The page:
Brusilov, knowing he would not receive significant reinforcements, moved his reserves up to the front line. He used them to dig entrenchments about 300 by 90 metres (328 yd × 98 yd) along the front line. These provided shelter for the troops and hindered observation by the Austrians.[13] The Russians secretly sapped trenches, and in some places tunnelled, to within 91 metres (100 yd) of the Austrian lines and at some points as close as 69 metres (75 yd). Brusilov prepared for a surprise assault along 480 kilometres (300 mi) of front. Stavka urged Brusilov to shorten his attacking front considerably, to allow for a much heavier concentration of Russian troops, but Brusilov insisted on his plan, and Stavka relented.


On 4 June 1916, the Russians opened the offensive with a massive, accurate but brief artillery barrage against the Austro-Hungarian lines, with the key factor of this effective bombardment being its brevity and accuracy. This was in contrast to the usual, protracted barrages at the time that gave the defenders time to bring up reserves and evacuate forward trenches while damaging the battlefield so badly that it was hard for attackers to advance. The initial attack was successful, and the Austro-Hungarian lines were broken, enabling three of Brusilov's four armies to advance on a wide front (see: Battle of Kostiuchnówka).

The success of the breakthrough was helped in large part by Brusilov's innovation to attack weak points along the Austrian lines to effect a breakthrough, which the main Russian army could then exploit.


Attack of Russian cavalry (1916)
Attack of Russian cavalry (1916)

On 8 June forces of the Southwestern Front took Lutsk. The Austrian commander, Archduke Josef Ferdinand, barely escaped the city before the Russians entered, a testament to the speed of the Russian advance. By now the Austrians were in full retreat and the Russians had taken over 200,000 prisoners. Brusilov's forces were becoming overextended and he made it clear that further success of the operation depended on Evert launching his part of the offensive. Evert, however, continued to delay, which gave the German high command time to send reinforcements to the Eastern Front.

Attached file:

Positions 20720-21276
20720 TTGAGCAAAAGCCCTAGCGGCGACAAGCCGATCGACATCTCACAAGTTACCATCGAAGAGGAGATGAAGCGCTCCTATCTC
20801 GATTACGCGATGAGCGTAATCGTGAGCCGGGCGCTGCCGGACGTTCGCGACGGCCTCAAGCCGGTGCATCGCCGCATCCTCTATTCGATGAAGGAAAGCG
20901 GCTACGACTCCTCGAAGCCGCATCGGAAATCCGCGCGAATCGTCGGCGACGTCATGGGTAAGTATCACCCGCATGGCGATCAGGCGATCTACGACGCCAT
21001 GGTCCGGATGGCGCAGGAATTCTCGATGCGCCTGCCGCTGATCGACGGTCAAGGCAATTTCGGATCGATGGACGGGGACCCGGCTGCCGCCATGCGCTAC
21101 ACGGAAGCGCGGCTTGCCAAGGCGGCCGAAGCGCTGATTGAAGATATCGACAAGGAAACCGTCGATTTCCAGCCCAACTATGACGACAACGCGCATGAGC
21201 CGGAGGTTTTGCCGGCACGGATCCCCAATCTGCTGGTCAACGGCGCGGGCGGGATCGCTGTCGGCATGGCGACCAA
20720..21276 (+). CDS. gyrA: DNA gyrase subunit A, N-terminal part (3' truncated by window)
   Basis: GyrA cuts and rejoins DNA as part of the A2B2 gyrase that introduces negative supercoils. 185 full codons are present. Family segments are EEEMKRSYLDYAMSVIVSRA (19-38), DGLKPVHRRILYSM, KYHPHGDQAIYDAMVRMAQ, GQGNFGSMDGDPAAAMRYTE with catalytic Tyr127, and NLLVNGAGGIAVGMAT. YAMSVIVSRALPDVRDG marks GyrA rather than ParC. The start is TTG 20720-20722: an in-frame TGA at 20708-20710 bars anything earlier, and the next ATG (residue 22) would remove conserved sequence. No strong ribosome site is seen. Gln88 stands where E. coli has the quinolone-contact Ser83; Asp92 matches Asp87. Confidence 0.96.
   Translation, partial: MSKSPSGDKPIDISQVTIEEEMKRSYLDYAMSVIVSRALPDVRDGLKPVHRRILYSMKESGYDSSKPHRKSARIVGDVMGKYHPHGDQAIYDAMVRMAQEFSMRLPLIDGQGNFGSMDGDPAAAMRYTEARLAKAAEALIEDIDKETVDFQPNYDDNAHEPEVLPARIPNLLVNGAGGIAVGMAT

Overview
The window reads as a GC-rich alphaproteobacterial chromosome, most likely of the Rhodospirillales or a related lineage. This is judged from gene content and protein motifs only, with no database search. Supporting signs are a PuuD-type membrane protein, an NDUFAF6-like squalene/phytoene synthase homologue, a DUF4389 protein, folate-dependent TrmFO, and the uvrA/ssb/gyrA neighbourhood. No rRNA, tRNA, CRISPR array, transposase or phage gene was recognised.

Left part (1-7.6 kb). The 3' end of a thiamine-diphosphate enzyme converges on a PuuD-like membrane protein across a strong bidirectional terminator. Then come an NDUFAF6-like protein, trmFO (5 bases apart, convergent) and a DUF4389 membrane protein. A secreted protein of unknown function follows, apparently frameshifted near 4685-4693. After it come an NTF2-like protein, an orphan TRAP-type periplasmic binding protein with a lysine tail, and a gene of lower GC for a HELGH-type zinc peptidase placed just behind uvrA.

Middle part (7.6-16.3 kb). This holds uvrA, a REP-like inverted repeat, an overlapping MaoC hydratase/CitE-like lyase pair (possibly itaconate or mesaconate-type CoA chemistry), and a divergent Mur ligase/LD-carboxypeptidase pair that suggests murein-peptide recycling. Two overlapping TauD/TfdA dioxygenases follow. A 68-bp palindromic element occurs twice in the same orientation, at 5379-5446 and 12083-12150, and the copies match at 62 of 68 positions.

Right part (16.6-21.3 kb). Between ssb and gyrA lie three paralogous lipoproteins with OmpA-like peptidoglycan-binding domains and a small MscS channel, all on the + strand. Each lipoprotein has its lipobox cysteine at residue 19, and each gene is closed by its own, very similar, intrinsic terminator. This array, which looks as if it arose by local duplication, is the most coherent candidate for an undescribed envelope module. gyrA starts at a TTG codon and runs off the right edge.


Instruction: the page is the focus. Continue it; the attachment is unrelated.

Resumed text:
In a meeting held on the same day Lutsk fell, German Chief of Staff Erich von Falkenhayn persuaded his Austrian counterpart Franz Conrad von Hötzendorf to pull troops away from the Italian Front to counter the Russians in Galicia. Field Marshal Paul von Hindenburg, Germany's commander in the East (Oberkommando-Ost), was again able to capitalize on good railroads to bring German reinforcements to the front.

On 11 June, while pursuing the Austro-Hungarian Army in Bukovina, Russian forces inadvertently crossed into Romanian territory, where they overwhelmed the border guard at Mamornița and had a cavalry patrol disarmed and interned at Herța. Having no intention to force the hand of the Romanian Government, the Russians quickly left Romanian territory.[15][16]

Finally, on 18 June a weak and poorly prepared offensive commenced under Evert. On 24 July Alexander von Linsingen counterattacked the Russians south of Kovel and temporarily checked them. On 28 July Brusilov resumed his own offensive, and although his armies were short on supplies he reached the Carpathian Mountains by 20 September. The Russian high command started transferring troops from Evert's front to reinforce Brusilov, a transfer Brusilov strongly opposed because more troops only served to clutter his front.


Russian deportations

From 27 June to 3 July 1916, Brusilov carried out, on his own initiative, the deportation of 13,000 German civilians from the Volhynian areas that had been conquered during the offensive.[17]

Aftermath and Legacy

Russian infantry
Russian infantry

Brusilov's operation achieved its original goal of forcing Germany to halt its attack on Verdun and transfer considerable forces to the East. Afterward, the Austro-Hungarian army increasingly had to rely on the support of the German army for its military successes. On the other hand, the German army did not suffer much from the operation and retained most of its offensive power afterward.

The early success of the offensive convinced Romania to enter the war on the side of the Entente, which led to the failure of the 1916 campaign. Russian casualties were considerable, numbering between 500,000[1] and 1,000,000.[18] Austria-Hungary and Germany lost from 616,000[19] to 975,000 and from 148,000[20] to 350,000,[21] respectively, making a total of 764,000 to 1,337,000 casualties. The Brusilov Offensive is considered as one of the most lethal offensives in world history.

The Brusilov Offensive was the high point of the Russian effort during World War I, and was a manifestation of good leadership and planning on the part of the Imperial Russian Army coupled with great skill of the lower ranks. According to John Keegan, "the Brusilov Offensive was, on the scale by which success was measured in the foot-by-foot fighting of the First World War, the greatest victory seen on any front since the trench lines had been dug on the Aisne two years before".[22]